Wednesday, May 5, 2010
Creators of Mars: Michael Nasser/Netzer
Detroit, MI native Mike Nasser, following years of medical treatment for the polio which had partially paralyzed parts of his left leg, moved to his parents' native Lebanon as a child. At about age eight, he fell in love with comic art via uncolored Arabic translations of DC books. Returning to the Motor City in the late '60s, Nasser took art classes, made Lt. Col in the ROTC, and worked his way into local fandom. A couple of great unsung African-American artists, Arvell Jones and Keith Pollard, took Nasser in when he moved to New York in 1975. Breaking into the industry through cover illustrations for Marvel foreign reprints, Nasser wanted a chance at interior sequential art, and got it through DC editor Gerry Conway. This eventually led to his working on a three part Manhunter from Mars serial with Denny O'Neil and Terry Austin.
At the suggestion of Greg Theakston, Nasser looked at the earliest John Jones stories, and restored J'onzz's large alien brow, not seen since the 1950s. Nasser also brought back the white circular belt buckle (divided into eight sections) that had been a constant on the Manhunter's costume for many years, before being abandoned in the 1960s. Both elements remained in use for decades thereafter. Nasser designed a new, dynamic Manhunter from Mars logo which appeared with the character until the mid '80s, when it was decided to enforce the "Martian Manhunter" trademark instead. Nasser came up with the visuals for several locations and technologies from "Mars II," as well as the villains N'or Cott and R’es Eda. Nasser colored his own artwork, and visually set the tone for the sullen, grim depiction of the Manhunter that has been the norm ever since. This established a connection between Nasser and J'Onzz that remains to this day, marking a rather short term project as one of the creator's most memorable, and among his personal favorites.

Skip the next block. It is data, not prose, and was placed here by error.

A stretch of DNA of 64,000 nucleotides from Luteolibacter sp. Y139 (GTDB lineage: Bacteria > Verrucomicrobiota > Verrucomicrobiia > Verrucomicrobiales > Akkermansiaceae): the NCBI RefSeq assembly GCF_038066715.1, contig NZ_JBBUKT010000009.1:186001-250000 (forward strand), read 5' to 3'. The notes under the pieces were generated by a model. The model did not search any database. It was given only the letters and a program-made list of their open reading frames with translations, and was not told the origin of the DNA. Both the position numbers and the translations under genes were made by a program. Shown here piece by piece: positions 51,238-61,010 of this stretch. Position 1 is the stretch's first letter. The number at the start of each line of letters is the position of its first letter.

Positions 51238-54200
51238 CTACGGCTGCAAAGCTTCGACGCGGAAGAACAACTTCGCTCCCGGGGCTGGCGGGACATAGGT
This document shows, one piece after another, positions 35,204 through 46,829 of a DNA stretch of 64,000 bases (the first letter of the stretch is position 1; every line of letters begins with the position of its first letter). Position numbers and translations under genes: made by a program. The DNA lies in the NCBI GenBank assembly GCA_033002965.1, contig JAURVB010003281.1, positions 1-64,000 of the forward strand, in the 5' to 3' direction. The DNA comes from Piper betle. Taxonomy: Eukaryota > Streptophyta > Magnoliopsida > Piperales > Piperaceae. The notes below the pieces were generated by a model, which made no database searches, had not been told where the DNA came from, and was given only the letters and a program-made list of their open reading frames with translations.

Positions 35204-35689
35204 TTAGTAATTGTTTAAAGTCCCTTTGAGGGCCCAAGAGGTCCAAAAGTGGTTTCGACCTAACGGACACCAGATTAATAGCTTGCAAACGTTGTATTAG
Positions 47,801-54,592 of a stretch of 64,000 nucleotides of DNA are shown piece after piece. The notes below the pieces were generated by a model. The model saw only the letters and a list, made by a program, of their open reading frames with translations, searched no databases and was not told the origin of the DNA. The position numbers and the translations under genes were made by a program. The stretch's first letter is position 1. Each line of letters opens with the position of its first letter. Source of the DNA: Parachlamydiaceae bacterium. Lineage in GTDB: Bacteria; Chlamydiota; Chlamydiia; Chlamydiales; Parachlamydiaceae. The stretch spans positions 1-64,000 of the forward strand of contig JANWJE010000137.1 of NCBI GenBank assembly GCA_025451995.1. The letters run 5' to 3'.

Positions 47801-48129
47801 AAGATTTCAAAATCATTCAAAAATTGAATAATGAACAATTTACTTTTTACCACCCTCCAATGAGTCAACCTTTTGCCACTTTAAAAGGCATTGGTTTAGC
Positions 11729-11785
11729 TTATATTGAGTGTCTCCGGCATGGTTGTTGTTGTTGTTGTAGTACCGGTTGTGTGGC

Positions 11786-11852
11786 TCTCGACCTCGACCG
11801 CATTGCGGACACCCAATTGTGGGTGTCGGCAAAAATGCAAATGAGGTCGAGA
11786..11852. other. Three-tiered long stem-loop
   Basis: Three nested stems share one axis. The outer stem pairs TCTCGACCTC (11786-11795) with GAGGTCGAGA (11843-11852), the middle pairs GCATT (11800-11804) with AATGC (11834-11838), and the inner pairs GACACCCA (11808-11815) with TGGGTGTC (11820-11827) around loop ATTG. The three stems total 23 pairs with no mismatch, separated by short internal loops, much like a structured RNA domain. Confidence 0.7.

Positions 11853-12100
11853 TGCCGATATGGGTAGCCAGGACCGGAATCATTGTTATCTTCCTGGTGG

Manhunter from Mars and other 1977 projects served as a plateau for the early portion of Nasser's career. As the artist embraced and fervently endorsed what some might consider radical religious and social views, he was increasingly shunned by a comics industry notoriously intolerant of that type of expression. Money troubles and conflicts with authorities over his perceived erratic behavior saw Nasser shuffled about the country, to various publishers, and so forth. The 1980s saw Nasser abandon the industry, the United States, and his very name. Settling in Israel, the rechristened Michael Netzer found a wife, and made a home for his five children.
Comics remained in Netzer's blood, leading to his creation of the Israeli super-hero Uri-On in 1987, and his return to the American comics scene in the early '90s. As the decade progressed, Netzer again drifted away from the industry mainstream. Netzer instead channeled his energies toward his visual media production company and developing his use of computer aided illustration & graphic design. In recent years, Netzer has returned to participation in comics via a web presence that extends to internet sites, commission work, and social networking organizations. He remains a friend to J'Onn J'Onzz, and to fan blogs like The Idol-Head of Diabolu, for which he designed its trademark banner. Visit The Michael Netzer Online Portal for more.